Jump to content


Founders [premium]
  • Content Count

  • Joined

  • Last visited

Community Reputation

563 Excellent

About J5_Hellbender

  • Rank

Profile Information

  • Gender
    Not Telling
  • Location
    Madrid, Spain (originally Brussels, Belgium)

Recent Profile Visitors

1050 profile views
  1. Looks like lag to me. If I'm not mistaken, the track records what happens on your end, not what the server is actually registering as hits.
  2. I have this issue with my (new’ish) X52 Pro throttle. It was probably the same in Rise of Flight, though I never noticed it there as there is no precise technochat. It’s all cheap plastic crap. It might be better with a Warthog throttle, though the fix for us is easy enough: add small deadzones of ~10% to the top and bottom of the axis in IL-2’s key mapping. I can’t take screenshots as I’m not home at the moment, but it’s not difficult to figure out. The net result will be that you reach 0 and 100% slightly sooner, but at least you actually get there, which is all that matters with these old birds.
  3. User manuals for sims are a bit of a thing of the past. Players figuring out things for themselves and sharing relevant information on forums, YouTube and other social media is what they call "emergent gameplay" nowadays. That said, the game would definitely benefit from a wiki.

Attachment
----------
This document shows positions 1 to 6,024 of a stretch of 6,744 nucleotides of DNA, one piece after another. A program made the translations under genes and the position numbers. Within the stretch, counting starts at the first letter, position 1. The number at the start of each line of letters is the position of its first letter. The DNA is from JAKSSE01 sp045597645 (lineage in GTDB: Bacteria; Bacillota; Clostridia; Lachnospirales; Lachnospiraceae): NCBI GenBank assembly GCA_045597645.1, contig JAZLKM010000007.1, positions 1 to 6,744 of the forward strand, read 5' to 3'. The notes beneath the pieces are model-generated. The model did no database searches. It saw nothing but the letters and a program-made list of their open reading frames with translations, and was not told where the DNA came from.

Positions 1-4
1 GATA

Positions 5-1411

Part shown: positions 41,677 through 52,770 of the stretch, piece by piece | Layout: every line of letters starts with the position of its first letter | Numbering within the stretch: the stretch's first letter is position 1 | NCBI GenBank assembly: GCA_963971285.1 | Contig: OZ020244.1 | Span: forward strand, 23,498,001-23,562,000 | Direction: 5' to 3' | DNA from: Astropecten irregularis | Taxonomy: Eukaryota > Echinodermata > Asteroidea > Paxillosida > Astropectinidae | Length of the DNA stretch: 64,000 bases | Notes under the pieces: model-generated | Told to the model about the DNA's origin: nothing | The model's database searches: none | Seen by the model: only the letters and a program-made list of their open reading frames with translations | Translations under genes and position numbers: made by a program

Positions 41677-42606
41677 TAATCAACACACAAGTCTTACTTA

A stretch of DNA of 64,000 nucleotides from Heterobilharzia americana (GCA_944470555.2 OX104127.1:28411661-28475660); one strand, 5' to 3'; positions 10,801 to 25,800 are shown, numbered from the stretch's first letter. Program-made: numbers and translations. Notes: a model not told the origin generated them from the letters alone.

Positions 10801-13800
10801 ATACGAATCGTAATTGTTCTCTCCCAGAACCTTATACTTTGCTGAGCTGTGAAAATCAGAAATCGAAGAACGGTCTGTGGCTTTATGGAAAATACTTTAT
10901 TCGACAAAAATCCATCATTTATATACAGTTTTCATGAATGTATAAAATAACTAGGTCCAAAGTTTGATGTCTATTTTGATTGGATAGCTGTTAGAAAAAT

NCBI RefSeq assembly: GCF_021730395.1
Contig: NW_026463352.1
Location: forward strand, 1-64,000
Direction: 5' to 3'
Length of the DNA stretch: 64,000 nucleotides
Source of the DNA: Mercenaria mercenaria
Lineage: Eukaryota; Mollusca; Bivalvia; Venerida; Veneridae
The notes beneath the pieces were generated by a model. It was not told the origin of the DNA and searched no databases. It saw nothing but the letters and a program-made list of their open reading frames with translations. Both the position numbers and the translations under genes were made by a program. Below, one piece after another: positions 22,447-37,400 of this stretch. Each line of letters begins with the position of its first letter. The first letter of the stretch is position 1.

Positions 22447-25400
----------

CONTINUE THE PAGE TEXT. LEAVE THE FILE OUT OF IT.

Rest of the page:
4. The FM of the Fokker Dr.I is not final, there's an overheating bug on the Albatros D.Va which wasn't present in Rise of Flight and there are a few issues with the newly released two-seater gunner turrets movement, hitboxes and animations in multiplayer. The AI is pretty bad, in general. Personally I don't care as my main focus is multiplayer, but that's no excuse for it to be bad. The gunner AI is far more of a concern to me as it can be used in multiplayer and is at times far too accurate. This I do care about as I simply don't want to see AI being anything other than a placeholder for a human gunner. This also affects WWII in a very significant way, as fighters tend to avoid bombers altogether. We've only seen screenshots of the Arras map so far. In my opinion they look quite good. I don't have extremely high expectations of the trenches, but I hope for a visual improvement over Rise of Flight. I hope the ambient flak will be a thing of the past and that flak itself will lose its laser-like accuracy. I expect improvements on all these points, if not at release, then at least down the line. If none of these points are addressed, it will have an impact on the success of a possible Volume 2. There. Is that critical enough for you? What else do you expect us to do but to report bugs, show patience and above all have enthusiasm for the product? I really don't get the "bad devs, no biscuits" mentality. This is not Apple competing with Samsung over what $1000 phone gets shoved down our throats this semester. Nobody is getting rich off this, not even at $80. How I wish it were the case, and I think many here would consider a career in flightsim development. Okay, okay, I'll step away from the pitchfork. Yes, more dev communication with us on this forum would be nice, but I would much prefer for them to spend their time actually developing. As for the Flying Circus forum not having subforums, Hallelujah! The last thing we need is more subforum clutter. File this under Flying Circus > Developer Feedback > Constructive Criticism.